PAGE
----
Conn 28M Alto (1950)

The Story 

I was travelling for business in Phoenix, Texas, a few years ago and went searching for saxophones. At the time the British Pound was at a very high exchange rate against the dollar, so I had been buying quite a few horns from America. I remember visiting three or four pawn brokers (savings and loan shops). This particular one sold mainly guitars and had several hundred on show around a pretty big store. There was a glass display cabinet with six or seven saxophones in it and I had a look to see what was inside. This stood out as unusual at the bottom left hand side. The shop assistant got it out for me. I was immediately surprised that it had a plastic keyguard and was made by Conn. It didn’t look like any of the others I had or had seen. Continue reading

Evette and Schaeffer Baritone (1915)

The Story

I bought this in 1982 from a second hand shop in Walton Street, Oxford. I was a student at the time, living in Welligton Square and studying Classics. I didn’t have much money, but had to buy it – making it the third saxophone I ever acquired. It came without a case, so I made one for it. Continue reading

Hawkes And Son XX Century Alto (1932)

The Story

A Couple of years ago I was looking to add a good English saxophone to my collection. Hawkes and Son made saxophones in their factory in Edgeware near London. I saw this in an eBay auction and put a bid on it.
I never took much interest in the instrument when it arrived, because it was immediately evidently that it was a ‘high C’ and unplayable in tune. Although I collect saxophones, I’m really not interested in them if they’re unplayable with other musicians, which is true of all ‘high C’ instruments. For those of you who don’t know, concert pitch was not always the standard 440Hz in is today. Many instrument manufacturers from the nineteenth onwards made high and low pitched instruments. While pitch is possible to adjust for stringed instruments, it can’t be changed for brass and saxophones, where the length of the tube dictates the frequency of the notes. Looking at the pictures now I realise that I completely failed to see that this horn had a solid silver bell and neck – like a King Silversonic. If I had I might have been more tempted to keep it.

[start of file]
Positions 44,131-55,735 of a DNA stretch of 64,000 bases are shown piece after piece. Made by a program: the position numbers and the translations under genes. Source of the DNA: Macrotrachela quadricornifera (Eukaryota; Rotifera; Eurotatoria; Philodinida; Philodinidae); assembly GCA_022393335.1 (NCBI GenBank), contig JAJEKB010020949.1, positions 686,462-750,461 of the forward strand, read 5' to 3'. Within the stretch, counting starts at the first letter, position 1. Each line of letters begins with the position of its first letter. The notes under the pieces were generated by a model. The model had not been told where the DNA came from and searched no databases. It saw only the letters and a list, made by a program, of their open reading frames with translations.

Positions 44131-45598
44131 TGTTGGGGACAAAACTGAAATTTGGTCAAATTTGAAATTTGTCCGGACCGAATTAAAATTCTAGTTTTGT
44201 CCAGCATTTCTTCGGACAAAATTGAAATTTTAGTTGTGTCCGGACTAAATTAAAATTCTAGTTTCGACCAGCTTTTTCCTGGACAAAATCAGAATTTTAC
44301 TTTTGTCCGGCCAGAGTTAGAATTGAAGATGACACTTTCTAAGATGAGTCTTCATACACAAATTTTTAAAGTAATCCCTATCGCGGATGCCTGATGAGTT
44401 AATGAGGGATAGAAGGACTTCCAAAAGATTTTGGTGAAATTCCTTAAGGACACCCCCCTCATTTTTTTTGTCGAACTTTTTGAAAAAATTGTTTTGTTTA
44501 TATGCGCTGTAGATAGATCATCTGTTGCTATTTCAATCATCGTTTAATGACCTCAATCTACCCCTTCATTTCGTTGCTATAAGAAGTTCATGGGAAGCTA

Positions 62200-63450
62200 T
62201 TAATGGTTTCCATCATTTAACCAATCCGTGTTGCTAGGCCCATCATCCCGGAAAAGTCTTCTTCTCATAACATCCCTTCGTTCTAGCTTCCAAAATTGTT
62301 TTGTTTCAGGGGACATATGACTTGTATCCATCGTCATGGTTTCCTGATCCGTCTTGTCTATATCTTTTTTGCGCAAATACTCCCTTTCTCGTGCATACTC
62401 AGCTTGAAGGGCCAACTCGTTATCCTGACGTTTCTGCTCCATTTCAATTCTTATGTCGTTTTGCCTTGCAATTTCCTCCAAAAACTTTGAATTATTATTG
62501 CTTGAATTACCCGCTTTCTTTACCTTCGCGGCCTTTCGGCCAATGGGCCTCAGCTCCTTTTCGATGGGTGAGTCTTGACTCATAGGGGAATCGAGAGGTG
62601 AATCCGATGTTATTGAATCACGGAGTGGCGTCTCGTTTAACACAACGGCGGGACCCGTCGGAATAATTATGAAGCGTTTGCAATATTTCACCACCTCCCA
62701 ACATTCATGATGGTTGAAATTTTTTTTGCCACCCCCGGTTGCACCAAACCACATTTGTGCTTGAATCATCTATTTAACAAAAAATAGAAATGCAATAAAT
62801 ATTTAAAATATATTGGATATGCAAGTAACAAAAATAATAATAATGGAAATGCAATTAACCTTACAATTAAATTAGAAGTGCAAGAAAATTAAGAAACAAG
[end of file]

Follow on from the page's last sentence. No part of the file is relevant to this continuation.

I had some trouble getting a refund for this sax, but took some photos, which I think are useful for those thinking of owning a Hawkes XX Century horn. Oh… and to avoid purchasing a high-pitched Hawkes look for the ‘#’ or ‘H’ (bad) and ‘b’ or ‘L’ (good) markings by the serial number. I’m not personally against owning ‘high C’ horns, but I’m not going to pay proper saxophone prices for them.

My advice to those selling them is to make sure the fact that it’s a ‘high C’ is listed right at the top of the advert. Sell the instrument on its historical importance, but not on its playability.

Continue reading

Conn Artist 6M Naked Lady Alto (1956)

The Story

I bought this from my saxophone technician a couple of years ago. He knows my collection very well, and wondered if I wanted to add a classic alto. There was a time when Selmer, Conn and King fought it out to be considered the best instrument for modern jazz. Specifically the Mark VI, 6M and Super 20 were the specific horns to pick. Each has their adherents and key features. For me this is in second place to my Mark VI of all the altos I have. It was made at a time before manufacturing moved from Elkhart Indiana. I’ve started playing it in concerts and am beginning to understand its many values. Continue reading

Selmer Mark VI Alto (1962)

The Story

I’ve owned this since I was 13 when a school boy at Abingdon School. I managed to get a term’s free lessons because I ‘looked like a saxophonist’ according to the head of music, Antony Le Fleming. I was very lucky to be taught by Pat Crumley, who was a fine musician. He used to borrow this horn to play with Johnny Dankworth. Alas neither are with us any more. Continue reading